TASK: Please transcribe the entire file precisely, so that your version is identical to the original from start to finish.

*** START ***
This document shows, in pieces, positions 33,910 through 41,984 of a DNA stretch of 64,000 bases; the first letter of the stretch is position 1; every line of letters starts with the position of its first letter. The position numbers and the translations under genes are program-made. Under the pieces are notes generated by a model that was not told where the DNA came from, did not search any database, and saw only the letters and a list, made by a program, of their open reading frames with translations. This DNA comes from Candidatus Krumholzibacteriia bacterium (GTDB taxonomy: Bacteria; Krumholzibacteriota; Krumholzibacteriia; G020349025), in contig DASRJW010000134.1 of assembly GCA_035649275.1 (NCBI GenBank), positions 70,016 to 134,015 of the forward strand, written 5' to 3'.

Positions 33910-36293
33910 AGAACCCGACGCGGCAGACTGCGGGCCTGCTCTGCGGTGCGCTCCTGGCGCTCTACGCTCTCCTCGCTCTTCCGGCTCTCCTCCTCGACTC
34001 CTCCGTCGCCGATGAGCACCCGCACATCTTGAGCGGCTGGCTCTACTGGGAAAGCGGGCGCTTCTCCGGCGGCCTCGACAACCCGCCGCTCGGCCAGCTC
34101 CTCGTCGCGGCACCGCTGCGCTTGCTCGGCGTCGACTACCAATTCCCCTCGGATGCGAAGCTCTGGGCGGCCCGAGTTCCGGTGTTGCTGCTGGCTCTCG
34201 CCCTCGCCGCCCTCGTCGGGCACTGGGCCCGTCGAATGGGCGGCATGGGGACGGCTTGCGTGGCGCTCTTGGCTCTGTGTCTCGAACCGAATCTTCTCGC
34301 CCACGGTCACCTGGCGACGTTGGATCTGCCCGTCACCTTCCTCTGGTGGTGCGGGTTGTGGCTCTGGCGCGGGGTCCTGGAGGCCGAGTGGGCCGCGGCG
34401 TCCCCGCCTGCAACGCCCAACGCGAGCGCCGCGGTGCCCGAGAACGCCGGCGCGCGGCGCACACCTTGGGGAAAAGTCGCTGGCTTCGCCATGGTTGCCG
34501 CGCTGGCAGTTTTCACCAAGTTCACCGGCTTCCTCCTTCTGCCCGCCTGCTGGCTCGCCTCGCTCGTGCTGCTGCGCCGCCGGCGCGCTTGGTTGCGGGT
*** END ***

This document shows, in pieces, positions 33,910 through 41,984 of a DNA stretch of 64,000 bases; the first letter of the stretch is position 1; every line of letters starts with the position of its first letter. The position numbers and the translations under genes are program-made. Under the pieces are notes generated by a model that was not told where the DNA came from, did not search any database, and saw only the letters and a list, made by a program, of their open reading frames with translations. This DNA comes from Candidatus Krumholzibacteriia bacterium (GTDB taxonomy: Bacteria; Krumholzibacteriota; Krumholzibacteriia; G020349025), in contig DASRJW010000134.1 of assembly GCA_035649275.1 (NCBI GenBank), positions 70,016 to 134,015 of the forward strand, written 5' to 3'.

Positions 33910-36293
33910 AGAACCCGACGCGGCAGACTGCGGGCCTGCTCTGCGGTGCGCTCCTGGCGCTCTACGCTCTCCTCGCTCTTCCGGCTCTCCTCCTCGACTC
34001 CTCCGTCGCCGATGAGCACCCGCACATCTTGAGCGGCTGGCTCTACTGGGAAAGCGGGCGCTTCTCCGGCGGCCTCGACAACCCGCCGCTCGGCCAGCTC
34101 CTCGTCGCGGCACCGCTGCGCTTGCTCGGCGTCGACTACCAATTCCCCTCGGATGCGAAGCTCTGGGCGGCCCGAGTTCCGGTGTTGCTGCTGGCTCTCG
34201 CCCTCGCCGCCCTCGTCGGGCACTGGGCCCGTCGAATGGGCGGCATGGGGACGGCTTGCGTGGCGCTCTTGGCTCTGTGTCTCGAACCGAATCTTCTCGC
34301 CCACGGTCACCTGGCGACGTTGGATCTGCCCGTCACCTTCCTCTGGTGGTGCGGGTTGTGGCTCTGGCGCGGGGTCCTGGAGGCCGAGTGGGCCGCGGCG
34401 TCCCCGCCTGCAACGCCCAACGCGAGCGCCGCGGTGCCCGAGAACGCCGGCGCGCGGCGCACACCTTGGGGAAAAGTCGCTGGCTTCGCCATGGTTGCCG
34501 CGCTGGCAGTTTTCACCAAGTTCACCGGCTTCCTCCTTCTGCCCGCCTGCTGGCTCGCCTCGCTCGTGCTGCTGCGCCGCCGGCGCGCTTGGTTGCGGGT